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posted posted April 15, 2004

History: how the ovens were used for the first 20 years

An oven attracts festivals and community events. This only makes sense. People want to share food on special occasions. If we had built substantial stone barbecues instead of an oven, the festivals would still have come. But an oven is more sheltered from the elements, and in winter we could bake bread and make pizza even when it snows.

People called up and said:

Dinner around the oven

....six folk-dancing groups get together once a year and there are too many people for a small hall -- could they come and dance outdoors and bring a potluck to augment our bread and pizza?

....A theater company has devised an open-air park performance about the mythology surrounding baking in ancient times, could they get us to bake some bread for opening night?

.....A community Hallowe'en parade needs a destination for the parade to end at -- could they end at the park around a giant bonfire, with fresh bread for the participants?

.....The local city councillor's office wants to host an all-neighbourhood lawn sale, could they put it near the oven and have some pizza available?

The smaller events came even more easily. A nursery school wants to do its annual fundraiser, a daycare wants a picnic of all the parents and kids, a street festival will culminate in a pizza-potluck at the park, a group of friends wants to bake unleavened bread before passover, a city parks tour wants to stop and have lunch at the oven. Even birthday parties, if screened, are a kind of community get-together, with familiar faces as friends from school and, often, their parents, gather around the pizza-making table.

And that's not even counting the school classes which want to make pizza at the park, as part of their play day, or part of a lesson on wheat. There used to be weeks in the spring when there were school outings to the Dufferin Park oven twice a day every weekday. (We finally put a halt to having so many: we were turning into a pizza joint, when we're actually a park.) Some of the children who came to those early school visits told us they'd never been to the park before, even if they lived three blocks away. So the oven brought them into the park. They often said they'd come back with their parents, and sometimes they did.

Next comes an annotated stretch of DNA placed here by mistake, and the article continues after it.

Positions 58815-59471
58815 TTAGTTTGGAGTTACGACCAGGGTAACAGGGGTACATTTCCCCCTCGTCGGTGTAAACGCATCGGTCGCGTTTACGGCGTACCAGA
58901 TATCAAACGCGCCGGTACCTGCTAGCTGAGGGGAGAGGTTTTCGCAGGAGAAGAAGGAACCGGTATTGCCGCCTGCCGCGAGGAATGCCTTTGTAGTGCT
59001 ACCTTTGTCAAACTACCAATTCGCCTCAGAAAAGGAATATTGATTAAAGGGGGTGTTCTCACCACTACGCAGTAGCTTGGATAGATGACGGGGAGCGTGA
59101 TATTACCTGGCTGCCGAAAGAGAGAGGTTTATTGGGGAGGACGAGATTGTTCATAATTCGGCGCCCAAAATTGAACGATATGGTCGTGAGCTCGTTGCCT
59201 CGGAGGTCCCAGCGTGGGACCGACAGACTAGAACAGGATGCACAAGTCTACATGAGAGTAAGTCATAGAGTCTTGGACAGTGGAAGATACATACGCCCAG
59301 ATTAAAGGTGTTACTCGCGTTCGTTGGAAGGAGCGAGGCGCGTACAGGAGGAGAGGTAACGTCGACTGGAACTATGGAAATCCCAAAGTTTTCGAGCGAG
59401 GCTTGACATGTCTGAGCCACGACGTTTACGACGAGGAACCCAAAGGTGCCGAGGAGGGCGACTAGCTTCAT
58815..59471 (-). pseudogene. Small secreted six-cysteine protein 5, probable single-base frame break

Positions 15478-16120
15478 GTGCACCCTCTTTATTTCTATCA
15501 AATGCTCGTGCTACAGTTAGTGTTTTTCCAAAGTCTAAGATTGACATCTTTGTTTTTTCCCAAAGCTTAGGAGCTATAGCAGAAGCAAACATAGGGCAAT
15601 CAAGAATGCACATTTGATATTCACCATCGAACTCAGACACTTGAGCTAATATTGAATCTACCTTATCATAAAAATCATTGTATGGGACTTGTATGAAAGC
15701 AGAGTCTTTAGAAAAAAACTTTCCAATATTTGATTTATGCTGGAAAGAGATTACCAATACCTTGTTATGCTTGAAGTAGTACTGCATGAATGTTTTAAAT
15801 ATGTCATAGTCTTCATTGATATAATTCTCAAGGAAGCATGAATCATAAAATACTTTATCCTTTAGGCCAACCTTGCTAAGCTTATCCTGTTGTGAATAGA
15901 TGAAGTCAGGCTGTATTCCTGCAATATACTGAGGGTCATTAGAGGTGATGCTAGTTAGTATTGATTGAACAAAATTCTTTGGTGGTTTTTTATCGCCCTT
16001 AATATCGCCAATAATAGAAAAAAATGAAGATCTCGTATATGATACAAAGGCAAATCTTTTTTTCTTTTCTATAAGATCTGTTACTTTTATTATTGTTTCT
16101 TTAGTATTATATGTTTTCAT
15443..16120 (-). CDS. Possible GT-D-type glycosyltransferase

Pizza Oven Sunday Scene

The programs we did offer ourselves around the oven were also proof of the strong desire people have to eat together. Once or twice a week in the summer it was an open oven, when anyone could come and buy a lump of dough and some tomato sauce and cheese, bring their own toppings and make lunch. Often there were seventy or eighty parents and young children coming to make their lunch. Getting your lunch like this takes much longer than ordering a slice from the pizza place up the street. But people told us speed was not the point. Perhaps they'd come to meet their former prenatal class here, all of them now with six-month-old babies, all spread out on three big blankets. Or they'd just arranged to meet one friend and spend an afternoon off work in the sunshine, talking and watching the children run around the park. Or they'd come on their own, new in the neighbourhood, hoping to meet some of their neighbours.

Any way you look at it, the oven brought people into the park.

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